Trains seem easy - under five minutes to get a train ticket that I bought two fortnights in advance.  Some sort of personal record.  Some countries won't even sell you a train ticket more than a couple days ahead of time.

In the disadvantages column, they are pretty religious though not pushy about it and 'their gods are not noisy'.  Not a huge proliferation of noisy bells, announcements, etc.  So, it's ignorable.

Also, they have a lot of gypsies here.  Gypsies!  The Geordies of Romania!  Just like the Geordies of England, they tend to dress differently and are often loud, crass people.  There seem to be two different kinds of gyspies.  Rich and poor.  The rich ones - aside from spending a lot of time wandering around yelling at each other and geography - are not much of a problem.  The poor ones are the kind of beggars who will violate your personal space and follow you around.  Beware of pick pockets and such though I've not had any problems thus far.  Try to look menacing.  Since I don't really look that way, I try to look hungry and cannibalistic.


Zebra Crossings aka Crosswalks

In Romania, should a driver strike a pedestrian outside of a crosswalk, they are thrown a parade and given a large gold foil covered chocolate key.

Should they strike a pedestrian within the crosswalk, they and their family for three generations are beaten within the public square for two days.

Both of the above statements are false, but they drive as though they are true.  Be warned - use the crosswalks and signals within this country.


Plastic bags:  Aside from getting to occupy a landfill or parents who wish they weren't giving them to children to play with, most people don't think much about them.  Aside from those pricks who buy a permanent bag and attempt to guilt others into not destroying the planet.  Bastards.  But for you - the traveler - plastic bags are useful.  First - make sure they were not shoddily made or have holes to try to keep the kids alive and out of landfills.  If they don't leak, they are new very cheap waterproof containers.  Because they will begin to tear after a few months, you will constantly be replacing them.  In addition, dirty laundry can be put into them.  Save your 'good bags' (thick, large) and give the laundry people the more common, crappy bags you got from the grocery.  Often, the laundry people will 'accidentally' keep or 'lose' the good bags.  The best bags are clear - no guessing what is inside.  I never throw out any bags other than the one I daily remove the trash with.  A surprising amount often get used when packing stuff and the rest I just leave with the hotel.  They are often grateful to get them.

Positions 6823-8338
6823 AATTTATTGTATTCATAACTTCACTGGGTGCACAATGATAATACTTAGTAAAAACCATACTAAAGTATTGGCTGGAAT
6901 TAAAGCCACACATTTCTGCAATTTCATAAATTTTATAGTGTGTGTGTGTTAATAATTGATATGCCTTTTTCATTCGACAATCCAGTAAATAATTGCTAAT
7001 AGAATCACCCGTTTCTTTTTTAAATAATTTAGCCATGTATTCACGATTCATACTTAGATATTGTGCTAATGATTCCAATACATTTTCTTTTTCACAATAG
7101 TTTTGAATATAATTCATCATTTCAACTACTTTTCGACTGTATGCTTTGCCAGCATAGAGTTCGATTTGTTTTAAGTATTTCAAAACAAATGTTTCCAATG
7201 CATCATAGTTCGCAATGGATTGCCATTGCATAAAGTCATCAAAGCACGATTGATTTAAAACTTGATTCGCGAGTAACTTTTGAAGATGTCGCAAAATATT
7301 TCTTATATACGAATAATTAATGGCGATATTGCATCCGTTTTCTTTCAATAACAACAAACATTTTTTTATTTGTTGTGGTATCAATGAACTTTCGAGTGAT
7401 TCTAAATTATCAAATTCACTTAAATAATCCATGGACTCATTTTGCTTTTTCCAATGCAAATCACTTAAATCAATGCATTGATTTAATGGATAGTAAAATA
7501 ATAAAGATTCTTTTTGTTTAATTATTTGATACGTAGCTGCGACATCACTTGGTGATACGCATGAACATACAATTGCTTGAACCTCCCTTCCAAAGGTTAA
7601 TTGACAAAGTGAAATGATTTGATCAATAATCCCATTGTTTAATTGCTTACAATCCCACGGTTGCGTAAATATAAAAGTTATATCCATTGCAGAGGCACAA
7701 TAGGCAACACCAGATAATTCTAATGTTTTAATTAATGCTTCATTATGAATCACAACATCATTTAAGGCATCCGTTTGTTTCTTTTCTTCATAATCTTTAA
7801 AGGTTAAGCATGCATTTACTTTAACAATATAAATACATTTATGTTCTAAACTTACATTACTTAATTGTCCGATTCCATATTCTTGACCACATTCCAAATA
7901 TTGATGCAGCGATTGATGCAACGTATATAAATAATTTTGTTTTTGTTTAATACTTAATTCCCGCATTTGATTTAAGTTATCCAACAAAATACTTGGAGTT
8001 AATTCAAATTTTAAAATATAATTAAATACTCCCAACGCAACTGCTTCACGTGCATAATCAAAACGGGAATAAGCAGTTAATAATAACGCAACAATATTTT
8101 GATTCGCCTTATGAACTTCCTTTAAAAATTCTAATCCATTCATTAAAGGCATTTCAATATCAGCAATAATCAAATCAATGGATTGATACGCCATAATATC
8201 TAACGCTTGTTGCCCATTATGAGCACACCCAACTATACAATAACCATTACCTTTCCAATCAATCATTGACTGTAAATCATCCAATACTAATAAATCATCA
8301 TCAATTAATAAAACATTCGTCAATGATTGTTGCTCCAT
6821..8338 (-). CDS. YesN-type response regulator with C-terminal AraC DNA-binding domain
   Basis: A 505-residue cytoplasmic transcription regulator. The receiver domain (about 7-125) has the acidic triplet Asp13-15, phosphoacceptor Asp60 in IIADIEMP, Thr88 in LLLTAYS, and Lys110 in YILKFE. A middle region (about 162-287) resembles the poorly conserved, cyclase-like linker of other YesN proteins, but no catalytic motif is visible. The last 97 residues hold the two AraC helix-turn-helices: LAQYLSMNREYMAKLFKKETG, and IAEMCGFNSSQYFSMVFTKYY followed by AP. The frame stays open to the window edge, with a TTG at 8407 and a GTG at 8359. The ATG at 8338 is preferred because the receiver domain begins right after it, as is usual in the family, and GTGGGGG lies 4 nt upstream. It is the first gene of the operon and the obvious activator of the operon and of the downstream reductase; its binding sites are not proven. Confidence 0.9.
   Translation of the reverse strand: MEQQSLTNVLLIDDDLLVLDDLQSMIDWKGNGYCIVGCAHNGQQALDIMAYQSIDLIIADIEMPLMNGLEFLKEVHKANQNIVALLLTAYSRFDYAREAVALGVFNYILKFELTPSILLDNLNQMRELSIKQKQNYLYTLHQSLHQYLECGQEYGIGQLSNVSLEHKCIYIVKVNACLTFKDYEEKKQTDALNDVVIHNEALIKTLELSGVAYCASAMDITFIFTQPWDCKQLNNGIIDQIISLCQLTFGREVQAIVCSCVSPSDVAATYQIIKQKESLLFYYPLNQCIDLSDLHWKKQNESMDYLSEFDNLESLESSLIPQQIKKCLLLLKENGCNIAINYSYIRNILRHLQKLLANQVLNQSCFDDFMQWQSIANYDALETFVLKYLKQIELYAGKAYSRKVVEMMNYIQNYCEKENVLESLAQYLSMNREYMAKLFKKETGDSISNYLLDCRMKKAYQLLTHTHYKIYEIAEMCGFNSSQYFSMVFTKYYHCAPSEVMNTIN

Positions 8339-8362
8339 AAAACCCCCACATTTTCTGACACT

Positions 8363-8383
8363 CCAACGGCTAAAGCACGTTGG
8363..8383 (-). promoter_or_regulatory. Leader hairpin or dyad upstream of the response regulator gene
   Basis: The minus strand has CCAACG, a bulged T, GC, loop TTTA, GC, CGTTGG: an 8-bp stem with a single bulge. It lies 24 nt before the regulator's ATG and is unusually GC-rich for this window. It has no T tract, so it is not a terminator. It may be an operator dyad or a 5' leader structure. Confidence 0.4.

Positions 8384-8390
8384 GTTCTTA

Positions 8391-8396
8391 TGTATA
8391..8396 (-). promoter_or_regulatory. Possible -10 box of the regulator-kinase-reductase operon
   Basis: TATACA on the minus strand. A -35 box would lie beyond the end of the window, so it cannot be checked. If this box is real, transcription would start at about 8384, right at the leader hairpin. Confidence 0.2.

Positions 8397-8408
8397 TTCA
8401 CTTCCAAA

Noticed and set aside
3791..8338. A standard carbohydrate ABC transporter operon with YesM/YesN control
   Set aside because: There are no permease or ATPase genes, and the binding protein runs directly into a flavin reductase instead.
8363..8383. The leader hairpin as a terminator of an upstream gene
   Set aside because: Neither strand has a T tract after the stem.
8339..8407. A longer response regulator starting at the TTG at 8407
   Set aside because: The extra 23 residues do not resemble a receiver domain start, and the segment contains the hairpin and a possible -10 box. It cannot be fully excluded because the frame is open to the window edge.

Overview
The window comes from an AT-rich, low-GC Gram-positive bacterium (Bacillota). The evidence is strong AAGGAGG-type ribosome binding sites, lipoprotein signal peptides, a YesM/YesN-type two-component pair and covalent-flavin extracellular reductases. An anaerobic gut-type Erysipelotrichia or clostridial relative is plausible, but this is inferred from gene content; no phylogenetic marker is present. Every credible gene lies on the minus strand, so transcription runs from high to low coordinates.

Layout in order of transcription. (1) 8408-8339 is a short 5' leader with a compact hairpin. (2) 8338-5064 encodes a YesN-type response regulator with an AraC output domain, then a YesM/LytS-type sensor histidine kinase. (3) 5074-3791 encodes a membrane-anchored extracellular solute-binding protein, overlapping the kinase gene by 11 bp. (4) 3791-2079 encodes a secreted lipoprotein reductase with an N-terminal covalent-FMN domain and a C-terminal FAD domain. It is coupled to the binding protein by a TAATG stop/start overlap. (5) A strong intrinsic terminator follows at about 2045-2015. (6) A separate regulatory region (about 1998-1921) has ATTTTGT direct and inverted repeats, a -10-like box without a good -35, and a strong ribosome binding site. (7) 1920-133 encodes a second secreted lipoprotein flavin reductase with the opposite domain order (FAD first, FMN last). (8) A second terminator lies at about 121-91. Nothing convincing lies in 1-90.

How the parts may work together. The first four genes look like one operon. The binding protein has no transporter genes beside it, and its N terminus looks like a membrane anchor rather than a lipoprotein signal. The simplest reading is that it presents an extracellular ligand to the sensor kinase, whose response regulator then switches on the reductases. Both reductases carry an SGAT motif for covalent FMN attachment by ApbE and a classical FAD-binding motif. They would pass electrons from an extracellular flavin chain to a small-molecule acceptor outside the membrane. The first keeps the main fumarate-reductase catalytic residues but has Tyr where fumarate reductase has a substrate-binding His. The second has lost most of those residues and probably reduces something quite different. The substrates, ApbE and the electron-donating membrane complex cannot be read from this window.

Toilet paper:  If you are staying at a place that gives free toilet paper (pension, hotel, etc) get several extra rolls.  Don't feel bad about this - better to have way too many than one too few and explosive diarrhea.   Believe me.  Also, when you leave, they will get back all of the unused rolls.  You can build them a decorative pyramid of them before checking out.  Or you can become some weird person who travels around with twenty rolls of TP.  Just tell people "I like to poop."  Be sure to take at least one roll in your train/bus bag.  Because you like to poop.  Or at least wipe.  We hope.

Water:  Stock the hell up on this.  You should always have an extra three liters just sitting around.  If you get sick or become dehydrated (see 'explosive diarrhea') you may go through them in a hurry.  In addition to the roll of toilet paper (above) you should take a liter or two of water in your train/bus bag.  If you don't have these, you will regret it later.  (See also Logan's Rules of Water, below).

Packaged snacks:  Have some sitting around.  You might be unable (if the revolution comes) to go out and buy food.  Put uneaten packaged snacks into your train/bus bag when you are ready to leave.


These rules exempt Western Europe, USA (well, most of it anyway) and possibly Australia - though I've not been there.

Always drink bottled water, regardless of what the locals tell you.  In Brasov, Romania (my current location) I have been told the quality of the water from the tap exceeds bottled water.  This may be true.  How are the pipes that bring it here?  How old is this building?  How much lead is in the pipes?  How often are they replaced or cleaned?  Usually the answers are: bad, ancient, plenty and never.

In Eastern Europe, I will have salads.

Asia and Africa, if it isn't pealed or cooked hell no.  You will probably (eventually) get sick.  Yes, there are a lot of "I've been drinking plenty of water here and never got sick" people out there but the question always is "How much of your vacation would you like to give up to save half a buck on a bottle of water?"


Bandannas:  At the time of writing, I honestly couldn't tell you how many I own.  Twenty?  More?